As has become clear, Covid-19 has crippled the world economy. Enormous government borrowing splurges coupled with an unprecedented fall in economic activity has left even the world's most prosperous economies in tatters, but nowhere has the economic cost of coronavirus been more severe than in Africa.
Unless rapid reforms are adopted, much of the human progress Africa has made in recent years will vanish.
In Africa's five largest economies - Nigeria, South Africa, Egypt, Algeria and Morocco - which together make up over 60 per cent of the continent's economic activity, GDP is set to decline by 5.4 per cent in 2020 alone. Among smaller African states, the picture is even worse. The fall in commodity prices alongside the stunting of productivity will see the GDP of some nations such as Botswana, Zimbabwe and Seychelles all fall by at least 9 per cent.
Government revenue collection in sub-Saharan Africa is expected to drop by 12 per cent and overall, the World Bank forecasts that average incomes in the region will plummet by 5.3 per cent this year.
In a continent where over 420 million already live in extreme poverty (defined as living on less than $1.90 per day) an economic contraction of this magnitude will be too much to bear. Recent predictions from the Economist estimate nearly all the gains that the continent has made in poverty alleviation since 2017 will vanish.
Worse still, many of these grim economic predictions were made in late May and early June, just as lockdowns began to be lifted across the continent and prior to the recent uptick in Covid-19 cases.
While it took almost 100 days for Africa to reach its first 100,000 cases of Covid-19, in the last five days, cases have increased by more than 100,000, leaving the total number of Africans who have tested positive with the virus at just over 430,000. These numbers are grossly understated, and many states have struggled to do more than a few hundred tests a day.
Notably, in Sudan, just 401 tests have taken place on a population of over 40 million. By contrast, when looking at the 44 nations in which testing data is available, South Africa, the continent's most industrialized economy, has performed more tests than the bottom 38 countries combined.
Regardless of the precise number, the recent uptick in coronavirus cases will likely lead to more lockdowns, which will further extenuate the continent’s already dire economic outlook. Rapid action must be taken to get Africa's economy back on track.
One solution to kick-start the continent’s economic recovery is the African Continental Free Trade Area (AfCFTA). Within five years of its implementation, the AfCFTA aims to remove more than 90 per cent of tariffs on goods traded between member states and, within ten years, at least 97 per cent of tariffs will be removed.
The United Nations Economic Commission for Africa predicts that if the AfCFTA were successful in achieving their tariff-abolishing goal, intra-African trade could increase by more than 53 per cent in just a few years.
This boost in trade would add billions to Africa's economy and help undo a sizable chunk of the estimated $37-79 billion the pandemic will likely cost the continent. Indeed, as a recent report by the Brookings Foundation noted, the implementation of the AfCFTA would reduce the "change in GDP induced by COVID-19… from -7.9 to -4.3 percentage points."
A 3.6 per cent reduction in economic damage may not sound like a lot, but in Africa, that would be the difference between millions of people falling back into extreme poverty, or not.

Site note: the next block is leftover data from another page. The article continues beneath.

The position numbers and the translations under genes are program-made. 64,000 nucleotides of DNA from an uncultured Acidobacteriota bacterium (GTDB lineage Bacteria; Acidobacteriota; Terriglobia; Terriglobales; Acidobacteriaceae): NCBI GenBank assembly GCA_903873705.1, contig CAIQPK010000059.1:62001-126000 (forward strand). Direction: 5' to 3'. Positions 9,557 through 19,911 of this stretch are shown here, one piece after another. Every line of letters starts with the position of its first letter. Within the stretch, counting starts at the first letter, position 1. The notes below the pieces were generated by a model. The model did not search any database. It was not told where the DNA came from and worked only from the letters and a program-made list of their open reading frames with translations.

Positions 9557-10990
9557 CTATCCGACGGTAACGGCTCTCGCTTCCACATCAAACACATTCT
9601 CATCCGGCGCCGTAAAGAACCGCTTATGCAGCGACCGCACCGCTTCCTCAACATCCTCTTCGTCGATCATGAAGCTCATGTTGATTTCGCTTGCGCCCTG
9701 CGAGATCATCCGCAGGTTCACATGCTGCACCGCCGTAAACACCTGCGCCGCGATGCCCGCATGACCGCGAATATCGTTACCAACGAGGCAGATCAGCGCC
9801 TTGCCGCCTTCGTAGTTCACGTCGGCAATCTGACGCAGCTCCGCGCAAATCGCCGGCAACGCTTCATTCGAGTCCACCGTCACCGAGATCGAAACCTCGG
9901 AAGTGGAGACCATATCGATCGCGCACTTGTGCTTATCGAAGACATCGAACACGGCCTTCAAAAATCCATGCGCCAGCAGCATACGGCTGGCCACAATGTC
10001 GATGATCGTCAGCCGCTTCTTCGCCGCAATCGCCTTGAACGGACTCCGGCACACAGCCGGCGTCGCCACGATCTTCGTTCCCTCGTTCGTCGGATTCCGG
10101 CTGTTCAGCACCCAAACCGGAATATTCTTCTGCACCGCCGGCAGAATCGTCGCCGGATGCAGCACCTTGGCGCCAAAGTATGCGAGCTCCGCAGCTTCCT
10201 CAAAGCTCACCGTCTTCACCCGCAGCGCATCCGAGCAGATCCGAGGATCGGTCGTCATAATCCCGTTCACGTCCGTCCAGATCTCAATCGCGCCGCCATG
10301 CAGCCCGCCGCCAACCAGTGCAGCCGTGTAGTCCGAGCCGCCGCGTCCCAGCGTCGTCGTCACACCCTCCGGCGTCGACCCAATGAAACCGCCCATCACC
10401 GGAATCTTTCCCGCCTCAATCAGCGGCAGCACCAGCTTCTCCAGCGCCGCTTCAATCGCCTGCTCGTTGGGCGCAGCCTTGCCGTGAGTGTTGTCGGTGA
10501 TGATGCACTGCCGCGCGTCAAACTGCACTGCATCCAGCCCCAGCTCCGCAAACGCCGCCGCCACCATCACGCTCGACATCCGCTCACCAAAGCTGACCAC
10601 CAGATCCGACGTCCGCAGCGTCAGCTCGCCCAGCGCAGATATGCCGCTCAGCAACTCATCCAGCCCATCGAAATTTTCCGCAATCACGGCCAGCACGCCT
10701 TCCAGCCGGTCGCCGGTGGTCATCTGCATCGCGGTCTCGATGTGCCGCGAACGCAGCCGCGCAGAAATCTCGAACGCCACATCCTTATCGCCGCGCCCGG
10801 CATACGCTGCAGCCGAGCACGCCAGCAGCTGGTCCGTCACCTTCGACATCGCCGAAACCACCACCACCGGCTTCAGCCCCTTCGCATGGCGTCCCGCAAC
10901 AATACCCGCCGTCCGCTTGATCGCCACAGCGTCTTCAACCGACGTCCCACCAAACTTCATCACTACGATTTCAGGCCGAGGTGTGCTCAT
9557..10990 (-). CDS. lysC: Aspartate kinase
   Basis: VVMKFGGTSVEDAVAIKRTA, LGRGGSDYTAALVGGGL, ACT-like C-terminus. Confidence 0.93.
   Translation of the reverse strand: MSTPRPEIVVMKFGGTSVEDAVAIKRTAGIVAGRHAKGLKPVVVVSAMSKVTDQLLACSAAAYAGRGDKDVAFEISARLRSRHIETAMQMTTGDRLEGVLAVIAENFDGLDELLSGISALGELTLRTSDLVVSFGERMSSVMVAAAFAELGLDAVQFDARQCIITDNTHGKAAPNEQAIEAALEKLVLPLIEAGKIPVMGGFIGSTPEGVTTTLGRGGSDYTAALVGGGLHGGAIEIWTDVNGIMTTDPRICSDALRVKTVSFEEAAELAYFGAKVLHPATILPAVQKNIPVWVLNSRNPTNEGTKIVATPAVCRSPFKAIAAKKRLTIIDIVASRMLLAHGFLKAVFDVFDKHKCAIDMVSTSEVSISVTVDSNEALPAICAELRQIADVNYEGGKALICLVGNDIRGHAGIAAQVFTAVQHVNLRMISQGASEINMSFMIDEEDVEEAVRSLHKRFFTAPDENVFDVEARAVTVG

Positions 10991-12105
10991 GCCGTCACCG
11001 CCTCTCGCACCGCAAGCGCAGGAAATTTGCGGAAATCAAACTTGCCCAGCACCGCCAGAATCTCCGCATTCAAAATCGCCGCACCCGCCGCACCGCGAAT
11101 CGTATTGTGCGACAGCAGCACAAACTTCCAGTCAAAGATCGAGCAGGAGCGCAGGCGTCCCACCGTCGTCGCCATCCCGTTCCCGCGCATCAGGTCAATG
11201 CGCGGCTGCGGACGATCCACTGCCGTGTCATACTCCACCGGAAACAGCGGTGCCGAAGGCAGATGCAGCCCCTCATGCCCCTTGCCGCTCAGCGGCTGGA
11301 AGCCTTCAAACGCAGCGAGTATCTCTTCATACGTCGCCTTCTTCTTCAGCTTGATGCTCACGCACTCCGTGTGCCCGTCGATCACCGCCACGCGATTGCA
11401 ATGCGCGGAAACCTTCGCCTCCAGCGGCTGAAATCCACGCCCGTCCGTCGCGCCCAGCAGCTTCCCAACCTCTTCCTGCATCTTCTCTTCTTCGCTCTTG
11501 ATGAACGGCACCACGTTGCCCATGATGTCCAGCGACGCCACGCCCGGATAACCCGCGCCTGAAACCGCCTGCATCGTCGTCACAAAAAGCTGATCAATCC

Similarly, the AfCFTA will also help make African economies more resilient when the next economic crisis hits. Today, commodities make up at least 70 per cent of the total exports in more than three-quarters of African nations.
As commodities are usually more prone to price fluctuation than other types of goods, a strong reliance on them results in increased economic volatility and a far more unstable business environment.
However, when African states trade with each other, those goods are three times more likely to be higher-value manufactured products, compared to the goods that leave the continent.
Therefore, increasing the trade of higher value manufactured goods through the AfCFTA will help many states diversify their exports, become less vulnerable to price fluctuations and build a more resilient business environment.
By no means will the AfCFTA alone be the silver bullet that solely enriches Africa. Policy initiatives such as strong property rights, lower taxes and uncorrupted legal systems, among others, are essential for the continent to prosper.
However, the AfCFTA represents the first opportunity in Africa's history in which its intra-continental trade could be based on free trade and it remains an important tool that could help improve the wellbeing of millions.
Unfortunately, the implementation of the AfCFTA, which was initially scheduled for July 1st, has been delayed due to Covid-19, and no new date for its launch has been confirmed. Equally worrying is that of the 55 African Union nations, just 30 have ratified the agreement, with five of the ten largest economies on the continent still reluctant to commit.
With the increasing calls from voices on both the left and the right for greater economic nationalism following the coronavirus pandemic, there is also a concern that the appetite for free trade among some African leaders could dissipate entirely.
Regardless of the difficult situation many states find themselves in, African governments should remain committed to enacting the AfCFTA as soon as possible. In doing so, their nations will be in a stronger position than ever before to bounce back from the current economic downturn. For the sake of millions of the continent’s poorest people, let’s hope they act fast.This article was first published on 1828.org
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